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From a distance

November 27, 2011

(Editorial note – This is a letter to my Dad, who passed away 16 years ago. Anyone who has ever had a severed relationship with a family member may appreciate this. If he were here today this is what I’d like to say. I was supposed to post this on Thanksgiving, his birthday, but my mother woke up that morning short of breath. A day in the emergency room, worrying about her heart, is not a great day.)

Dear Dad,

I was born into a family that loved me. At nine months of age I stood up for the first time and learned to walk holding onto the knees of elders and siblings sitting on the living room couch. I haven’t sat still since.

You loved life. That’s why I am here. You wanted a large family and ignored the naysayers. Nine children gave you 21 grandchildren and three great grandchildren. They are all amazing individuals! Every one of them melts me. I’d like to believe that we have all become a positive influence on society.  Because of you, my husband has a wife and three children get to be.

Every family has its troubles. By volume, we had plenty. I will never know your stress, nor the pressures you felt to succeed. Unfortunately, only death gave us real closure.

I just won’t dwell, but neither will I let history repeat itself. That’s a cloudy day that never clears. Instead, I control my legacy, making those daily decisions that can either build or demolish the heart of a family. I am a builder.

Today – your birthday and our Thanksgiving – I’d like to send a little thank you to heaven.  (Maybe this will influence someone else to reconnect with a loved one, while they still have time to love with a warm heart.)

I love this life. Each day I begin by noting my blessings and thinking of others. Through appreciation that I draw strength. Contentment is not the absence of problems, but rather the presence of faith. The parts of you that I chose to remember I still hold dear.

You called me “Mary the Good.”  I don’t know how I got that nickname when I was always toddling out of the yard and out of sight, causing regular search-and-rescue missions in the neighborhood.

You gave me Mom. She truly is my best friend, my heart and my soul. She still teaches me. Every second of every minute of every day I have with her I give thanks. God made sure she lived a long life. It is our gift.

She did a great job of raising all of us. Mom made sure there was faith in our life, so in times of trouble we had each other and something to hold on to. We really are close, despite our periodic arguments. There’s more kissing that hissing.

I’m like you in many of ways. I have your thick head of hair and your giant belly laugh, the one that can silence a crowded restaurant as everyone turns to see what is so funny. I don’t drink Manhattan’s with two olives, however. Once you took Ken, Joe and I out for pizza and asked the waitress to put three olives in your drink so we could each have one. She arrived with three olives in all our drinks.  I can still hear you laughing.

You helped me to stretch my curiosity and learn to appreciate the written word. My living room has more books than time. You encouraged my love of reading, even when it caused library fines. You let me sit between you and Mom after dinner while reading Andy Rooney columns and editorials aloud.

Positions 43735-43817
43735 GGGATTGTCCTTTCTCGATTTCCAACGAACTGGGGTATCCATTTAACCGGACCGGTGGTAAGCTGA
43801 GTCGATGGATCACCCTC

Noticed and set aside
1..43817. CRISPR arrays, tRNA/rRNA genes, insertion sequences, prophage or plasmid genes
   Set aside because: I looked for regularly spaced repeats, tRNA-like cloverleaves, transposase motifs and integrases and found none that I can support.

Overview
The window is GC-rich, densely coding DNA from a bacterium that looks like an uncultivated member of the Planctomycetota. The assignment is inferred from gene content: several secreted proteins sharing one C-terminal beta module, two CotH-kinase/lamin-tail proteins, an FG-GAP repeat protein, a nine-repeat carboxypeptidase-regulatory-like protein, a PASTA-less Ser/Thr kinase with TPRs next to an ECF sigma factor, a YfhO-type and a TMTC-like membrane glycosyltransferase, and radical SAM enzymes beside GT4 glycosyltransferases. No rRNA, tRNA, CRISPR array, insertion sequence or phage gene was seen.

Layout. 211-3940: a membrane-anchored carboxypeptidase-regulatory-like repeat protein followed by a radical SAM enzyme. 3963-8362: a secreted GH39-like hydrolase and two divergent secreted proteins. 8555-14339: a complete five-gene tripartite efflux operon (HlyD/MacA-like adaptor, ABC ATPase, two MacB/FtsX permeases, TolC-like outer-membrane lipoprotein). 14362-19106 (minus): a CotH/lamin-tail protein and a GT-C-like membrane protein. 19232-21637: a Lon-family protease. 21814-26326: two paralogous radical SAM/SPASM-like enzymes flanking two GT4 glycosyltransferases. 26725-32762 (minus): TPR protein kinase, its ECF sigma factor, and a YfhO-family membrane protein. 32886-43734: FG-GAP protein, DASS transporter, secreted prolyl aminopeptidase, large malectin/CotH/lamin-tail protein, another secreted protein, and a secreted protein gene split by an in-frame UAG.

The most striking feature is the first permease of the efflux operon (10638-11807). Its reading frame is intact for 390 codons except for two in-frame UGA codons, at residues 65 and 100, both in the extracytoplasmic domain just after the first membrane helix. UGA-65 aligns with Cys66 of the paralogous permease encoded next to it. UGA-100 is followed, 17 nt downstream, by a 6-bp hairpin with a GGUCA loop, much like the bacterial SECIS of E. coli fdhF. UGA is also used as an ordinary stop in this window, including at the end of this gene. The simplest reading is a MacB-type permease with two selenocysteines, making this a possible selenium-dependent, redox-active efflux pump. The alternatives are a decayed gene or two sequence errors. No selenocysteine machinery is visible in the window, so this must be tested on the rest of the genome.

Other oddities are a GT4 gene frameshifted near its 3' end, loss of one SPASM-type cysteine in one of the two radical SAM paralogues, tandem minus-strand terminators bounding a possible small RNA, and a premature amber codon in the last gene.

I liked listening to you and Mom discuss current events. One time, when you were discussing that George Washington’s birthday was coming up, I stood up on the high chair and said, “Oh, goody. When’s the party?” I was four. Birthdays meant homemade pizza and cake to me. That’s another party I wanted to go to.

While I might not have agreed with your correspondence over the years, I appreciated how well written they were and your signature with a figure eight squiggle.

I would love to talk with you about what I am doing now. You are right: Every one has a story to tell.  I wish I could talk to you about your love of music and your work as a war correspondent in World War II.

Thank you for the letters you wrote me in college, describing your work as a police beat reporter in New York City in the 1940‘s. It’s full of sage advice that still applies today. On a shelf in my office sits your old Underwood typewriter, the one you used to write a series of stories about drunken driving that lead New York to enact its first drunk driving laws. You should have won a Pulitzer prize. The scrapbook still exists.

I still smile when I think about how much you loved an unopened can of peanuts, kid art, nature and the trip we took to Colorado Springs. One time, while we were visiting Royal Gorge, you told me that if a boy called me gorgeous he was really saying that I was “one hell of a hole in a rock.” Come on, that’s still funny!

When I hold a prayer book I wander back to the time when, as a little girl, I watched the way you and Mom clutched bibles in your hands at church. My memory is a child’s-eye view.

Sometimes I am sure you are the intuition over my shoulder as I write.  I like you there.

Happy Birthday Dad.  Peace.



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